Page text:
Figures published by Transport Scotland today show that the amount of people cycling, walking and using buses as a share of all journeys made in Scotland, has continued to decline. Meanwhile the share of people choosing to travel by car or plane has increased year on year.
The total number of journeys made by bus fell to 380 million for the first time, in 2018. It is also very unlikely that the Scottish Government will reach its target to increase the number of journeys made by bicycle to 10% by 2020. The present share of journeys made by bicycle is stagnant at 1.4%.
- Public transport journeys down by 8 million
- A further fall in the number of bus journeys
- The number of registered vehicles at an all-time high
- A 2% increase in air passenger traffic
Mike Rumbles Scottish Liberal Democrat transport spokesperson and MSP for the North East said:
“Sadly the figures published by Transport Scotland today show just how little is being done by the Scottish Government to promote active travel and public transport in Scotland.
“There is no point having government ministers standing up in the Parliament and paying lip service to environmentally friendly and healthy ways to travel if nothing is going to be done to improve the situation.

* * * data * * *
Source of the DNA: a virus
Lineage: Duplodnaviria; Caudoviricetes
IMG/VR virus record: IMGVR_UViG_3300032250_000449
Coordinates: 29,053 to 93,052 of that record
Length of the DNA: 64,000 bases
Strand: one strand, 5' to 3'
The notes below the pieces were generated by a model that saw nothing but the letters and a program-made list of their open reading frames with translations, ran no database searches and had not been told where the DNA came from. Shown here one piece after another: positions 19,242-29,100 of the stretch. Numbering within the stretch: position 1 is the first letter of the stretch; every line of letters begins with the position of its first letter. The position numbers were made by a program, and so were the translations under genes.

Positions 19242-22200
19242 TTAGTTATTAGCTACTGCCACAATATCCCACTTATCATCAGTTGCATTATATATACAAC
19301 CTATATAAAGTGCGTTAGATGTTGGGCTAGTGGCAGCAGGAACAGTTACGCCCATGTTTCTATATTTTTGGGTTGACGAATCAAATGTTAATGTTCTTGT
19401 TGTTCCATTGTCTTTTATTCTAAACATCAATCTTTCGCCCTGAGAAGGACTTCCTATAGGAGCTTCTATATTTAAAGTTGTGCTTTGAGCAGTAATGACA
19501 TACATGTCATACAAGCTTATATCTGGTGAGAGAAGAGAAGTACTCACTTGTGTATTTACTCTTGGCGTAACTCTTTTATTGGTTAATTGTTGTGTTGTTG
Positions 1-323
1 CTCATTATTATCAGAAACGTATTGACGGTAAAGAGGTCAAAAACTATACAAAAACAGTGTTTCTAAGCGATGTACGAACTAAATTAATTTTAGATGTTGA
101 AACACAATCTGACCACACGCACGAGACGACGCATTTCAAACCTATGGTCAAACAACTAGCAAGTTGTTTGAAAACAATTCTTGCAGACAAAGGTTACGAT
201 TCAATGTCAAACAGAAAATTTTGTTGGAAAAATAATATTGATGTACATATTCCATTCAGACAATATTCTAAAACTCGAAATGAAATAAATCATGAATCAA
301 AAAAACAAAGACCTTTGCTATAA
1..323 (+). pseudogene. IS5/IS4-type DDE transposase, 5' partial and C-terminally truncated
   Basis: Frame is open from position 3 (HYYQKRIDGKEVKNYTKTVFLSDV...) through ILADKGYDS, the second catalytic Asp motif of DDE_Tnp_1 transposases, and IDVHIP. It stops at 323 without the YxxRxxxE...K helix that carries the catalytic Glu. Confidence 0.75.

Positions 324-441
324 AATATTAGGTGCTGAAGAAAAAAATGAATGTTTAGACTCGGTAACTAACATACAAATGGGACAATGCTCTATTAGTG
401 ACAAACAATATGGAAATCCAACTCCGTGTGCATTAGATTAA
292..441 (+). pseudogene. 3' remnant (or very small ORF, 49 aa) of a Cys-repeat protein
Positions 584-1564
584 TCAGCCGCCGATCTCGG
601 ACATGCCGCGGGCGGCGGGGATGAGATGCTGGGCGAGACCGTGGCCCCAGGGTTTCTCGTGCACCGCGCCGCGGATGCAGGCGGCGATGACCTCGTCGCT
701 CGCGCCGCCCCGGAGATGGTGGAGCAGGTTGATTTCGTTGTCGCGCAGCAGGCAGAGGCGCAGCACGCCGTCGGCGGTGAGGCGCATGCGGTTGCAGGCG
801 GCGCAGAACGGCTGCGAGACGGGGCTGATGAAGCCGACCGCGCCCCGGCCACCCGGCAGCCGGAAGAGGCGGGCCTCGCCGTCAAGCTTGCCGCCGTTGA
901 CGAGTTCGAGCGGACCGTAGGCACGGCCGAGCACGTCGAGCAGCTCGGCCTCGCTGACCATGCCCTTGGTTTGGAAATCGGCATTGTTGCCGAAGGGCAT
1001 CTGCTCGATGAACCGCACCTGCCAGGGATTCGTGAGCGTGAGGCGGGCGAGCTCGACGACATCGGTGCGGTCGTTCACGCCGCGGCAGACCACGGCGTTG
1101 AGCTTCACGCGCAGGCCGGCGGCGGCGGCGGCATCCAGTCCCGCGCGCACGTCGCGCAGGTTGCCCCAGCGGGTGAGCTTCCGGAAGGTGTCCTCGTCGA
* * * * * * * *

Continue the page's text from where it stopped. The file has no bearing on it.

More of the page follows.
“We need to completely rethink the way we operate buses in Scotland. Passengers want frequency, reliability and convenience but rather than improving quality and encouraging more people to use the bus, many services are being reduced or cut altogether.
“In 2018, the Scottish Parliament unanimously backed a Scottish Liberal Democrat amendment calling for all school pupils to have access to cycling proficiency training. If the Scottish Government seriously want to see more people choosing active travel in the future, that is exactly the type of measure that we need to see from government ministers and not just from parties in opposition.”
Notes for Editors:
- Transport Scotland Scottish Transport Statistics No 38 - 2019 Edition (https://www.transport.gov.scot/media/47196/scottish-transport-statistics-2019.pdf)